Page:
We found Bhutan and Tibet interesting and worthwhile with lots of good walking and sightseeing. Our extension to Chitwan was extremely memorable due to the staff, guides and accommodation, the whole of the planned programmes ran to time. We met interesting people in the villages. The guides in Bhutan and Tibet were first class.

Well planned          

An outstandingly well planned tour, clearly based on your detailed experience and excellent local agents in each country.

Cultural Highlights of Bhutan & Tibet          

Feel lucky to have been to Tibet, I can't praise it enough.


Extend your holiday

Dwarika’s Resort Dhulikhel, Nepal
  • Luxuriously furnished accommodation
  • Enjoy stunning mountain views of the Himalaya
  • Relax and rejuvenate in the top of the range spa
  • Take a dip in the refreshing infinity pool
  • Restaurants serve locally sourced organic food

More Details

Dwarika’s Resort is a charming hotel located just an hour’s drive from Kathmandu city and set on a ridge above the town of Dhulikhel. At an altitude of 1,700m/5,600ft and enjoying panoramic views of the mountains, Dwarika’s Resort is the perfect way to relax and feel revitalised and rejuvenated. The resort promises ‘a Himalayan approach to well-being in rustic luxury.’

Built in Dwarika’s own inimitable style the resort offers a relaxing atmosphere of complete harmony in the tradition of ancient Buddhist and Hindu beliefs. The rooms are spacious and luxurious and are set in lovely gardens with inspiring mountain views. Facilities include an infinity pool overlooking beautiful countryside, top of the range spa facilities, a fitness centre, a Chakra sound therapy centre and a Himalayan salt room and meditation room all inspired by a blend of Vedic Philosophy and Buddhist Medicine.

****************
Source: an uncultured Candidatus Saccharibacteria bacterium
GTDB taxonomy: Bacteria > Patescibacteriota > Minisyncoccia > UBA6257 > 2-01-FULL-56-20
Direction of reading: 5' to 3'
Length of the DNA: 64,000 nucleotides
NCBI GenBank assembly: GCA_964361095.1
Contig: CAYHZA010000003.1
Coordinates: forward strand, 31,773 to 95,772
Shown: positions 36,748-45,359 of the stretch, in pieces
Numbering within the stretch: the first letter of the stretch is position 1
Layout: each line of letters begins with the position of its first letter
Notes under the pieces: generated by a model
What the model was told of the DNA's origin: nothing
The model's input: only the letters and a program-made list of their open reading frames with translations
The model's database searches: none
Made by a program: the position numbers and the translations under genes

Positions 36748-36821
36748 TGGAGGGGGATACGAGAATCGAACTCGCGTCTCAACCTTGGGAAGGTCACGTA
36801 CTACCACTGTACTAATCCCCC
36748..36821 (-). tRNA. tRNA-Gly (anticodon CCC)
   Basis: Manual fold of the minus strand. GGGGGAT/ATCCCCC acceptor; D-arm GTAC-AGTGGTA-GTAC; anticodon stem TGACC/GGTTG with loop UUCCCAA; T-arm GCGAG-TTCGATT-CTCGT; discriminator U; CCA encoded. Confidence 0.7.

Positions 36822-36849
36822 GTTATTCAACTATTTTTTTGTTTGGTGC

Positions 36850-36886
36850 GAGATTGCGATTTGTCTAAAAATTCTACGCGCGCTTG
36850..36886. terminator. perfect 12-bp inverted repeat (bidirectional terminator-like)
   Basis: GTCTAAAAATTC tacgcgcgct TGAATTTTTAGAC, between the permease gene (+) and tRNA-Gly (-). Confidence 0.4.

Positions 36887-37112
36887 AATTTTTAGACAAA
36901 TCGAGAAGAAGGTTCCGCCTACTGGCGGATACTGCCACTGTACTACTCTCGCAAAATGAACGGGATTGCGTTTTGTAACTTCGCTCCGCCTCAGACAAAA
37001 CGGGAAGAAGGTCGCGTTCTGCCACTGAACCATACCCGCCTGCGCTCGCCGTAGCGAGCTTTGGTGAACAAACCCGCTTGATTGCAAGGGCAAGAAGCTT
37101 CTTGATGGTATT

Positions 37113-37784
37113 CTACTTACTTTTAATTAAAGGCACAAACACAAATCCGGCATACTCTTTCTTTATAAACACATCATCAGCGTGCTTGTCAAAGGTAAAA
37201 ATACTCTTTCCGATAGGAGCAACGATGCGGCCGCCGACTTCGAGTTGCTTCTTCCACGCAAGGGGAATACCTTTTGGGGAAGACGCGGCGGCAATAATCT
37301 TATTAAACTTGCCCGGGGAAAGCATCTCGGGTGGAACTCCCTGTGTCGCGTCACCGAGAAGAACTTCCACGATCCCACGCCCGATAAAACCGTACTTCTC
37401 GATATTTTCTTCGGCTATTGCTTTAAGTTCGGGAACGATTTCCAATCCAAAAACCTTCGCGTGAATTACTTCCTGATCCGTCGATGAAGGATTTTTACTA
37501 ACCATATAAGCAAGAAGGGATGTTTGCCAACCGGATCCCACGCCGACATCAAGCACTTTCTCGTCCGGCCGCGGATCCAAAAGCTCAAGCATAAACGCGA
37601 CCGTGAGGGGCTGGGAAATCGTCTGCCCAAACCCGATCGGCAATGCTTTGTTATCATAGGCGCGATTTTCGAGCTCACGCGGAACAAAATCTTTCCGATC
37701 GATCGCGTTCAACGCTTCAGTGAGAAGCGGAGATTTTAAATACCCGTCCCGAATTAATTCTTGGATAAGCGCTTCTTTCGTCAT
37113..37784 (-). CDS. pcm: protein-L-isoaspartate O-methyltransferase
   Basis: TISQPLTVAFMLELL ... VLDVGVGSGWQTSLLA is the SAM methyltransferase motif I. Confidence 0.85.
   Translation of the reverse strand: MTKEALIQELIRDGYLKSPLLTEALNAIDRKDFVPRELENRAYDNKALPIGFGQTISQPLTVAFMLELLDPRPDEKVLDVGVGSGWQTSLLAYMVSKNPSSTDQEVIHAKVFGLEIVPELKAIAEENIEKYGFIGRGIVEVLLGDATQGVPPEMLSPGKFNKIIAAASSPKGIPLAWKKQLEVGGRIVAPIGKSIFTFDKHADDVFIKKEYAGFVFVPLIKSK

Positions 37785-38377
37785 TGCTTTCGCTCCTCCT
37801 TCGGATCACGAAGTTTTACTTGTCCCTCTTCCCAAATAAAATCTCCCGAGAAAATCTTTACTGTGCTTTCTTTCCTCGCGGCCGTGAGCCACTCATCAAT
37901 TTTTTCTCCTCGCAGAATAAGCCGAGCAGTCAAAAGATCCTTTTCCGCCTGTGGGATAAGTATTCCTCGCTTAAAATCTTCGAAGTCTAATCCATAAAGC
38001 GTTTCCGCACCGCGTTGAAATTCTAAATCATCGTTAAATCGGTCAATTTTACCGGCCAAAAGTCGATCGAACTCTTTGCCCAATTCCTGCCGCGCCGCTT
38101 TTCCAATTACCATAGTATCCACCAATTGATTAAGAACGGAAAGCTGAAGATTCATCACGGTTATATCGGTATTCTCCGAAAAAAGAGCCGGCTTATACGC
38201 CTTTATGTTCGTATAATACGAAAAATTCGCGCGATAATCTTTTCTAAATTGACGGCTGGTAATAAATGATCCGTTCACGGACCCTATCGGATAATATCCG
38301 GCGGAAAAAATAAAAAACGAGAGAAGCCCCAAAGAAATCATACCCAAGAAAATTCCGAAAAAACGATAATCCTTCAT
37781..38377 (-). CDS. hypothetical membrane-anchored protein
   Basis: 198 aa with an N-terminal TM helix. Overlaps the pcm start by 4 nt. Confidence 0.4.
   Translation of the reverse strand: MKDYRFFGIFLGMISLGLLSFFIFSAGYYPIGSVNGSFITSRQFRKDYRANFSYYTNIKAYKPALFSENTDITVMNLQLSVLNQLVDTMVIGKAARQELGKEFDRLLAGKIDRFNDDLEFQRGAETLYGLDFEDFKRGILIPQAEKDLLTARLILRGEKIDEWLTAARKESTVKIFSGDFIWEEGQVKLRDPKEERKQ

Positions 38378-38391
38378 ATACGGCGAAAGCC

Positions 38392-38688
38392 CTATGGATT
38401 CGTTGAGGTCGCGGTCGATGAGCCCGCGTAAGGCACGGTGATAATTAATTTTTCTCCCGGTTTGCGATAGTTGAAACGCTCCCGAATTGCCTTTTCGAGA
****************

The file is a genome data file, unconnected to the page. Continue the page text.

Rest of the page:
The resort offers an impressive range of ayurvedic treatments as well as yoga and meditation and classes. Its wonderful restaurants offer delicious food, sourced locally and from Dwarika’s own organic farm, with delicious menus carefully created to complement Dwarika’s philosophy and treatments. Other activities include lovely walks to visit their farm or to explore the surrounding area and visit traditional villages such as the legendary Namobuddha Monastery or the Newari village of Panauti, to experience the simple joys of Nepalese rural life.


Bhutan Hotel Upgrades
  • Upgrade your accommodation for your trip in Bhutan.
  • Choose from lovely boutique and spa hotels in various destinations.

More Details

For our brochure trips to Bhutan we offer good standard tourist hotels and lodges. However, nowadays Bhutan also offers some lovely boutique and spa hotels which we are pleased to offer as upgrades on your trip.


Bumthang Extension, Bhutan
  • Extend your Bhutan visit to Bumthang, often thought of as the cultural heartland of the country.
  • Home to some of Bhutan's most important and spectacular temples and fortresses

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The region of Bumthang in central Bhutan is often thought of as the cultural heartland of the country. If your trip to Bhutan does not include a visit to Bumthang, domestic flights now enable us to offer a 3 night visit to see the best of what the region has to offer. Here are found some of the country’s most important and spectacular temples and fortresses. The region is also of great cultural importance and is a center for Bhutanese weaving.

Bumthang encompasses four major valleys, Chokhor, Ura, Chumey and Tang.  The township of Jakar where you stay is located in the main valley called Chokhor. The other valleys are the Ura Valley which is to the east, the Tang valley which is slightly more off the beaten track to the northeast and the Chumey Valley which is west of Jakar.


Tiger Mountain Lodge, Pokhara
  • Fly from Kathmandu to Pokhara in the Annapurna range of Nepal
  • The lodge is an ideal base for you to relax in a rural mountain setting
  • Beautiful outdoor swimming pool reflecting view of the Annapurna range
  • Delicious Nepali dishes & continental specialities made from local fresh ingredients, home-grown herbs & garden salads

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Why not extend your adventure in Nepal by visiting the beautiful Tiger Mountain Pokhara Lodge. Tiger Mountain Pokhara lodge is a lovely place, situated on a ridge half an hour outside Pokhara and enjoying the most stunning mountain views over the Annapurna range of mountains.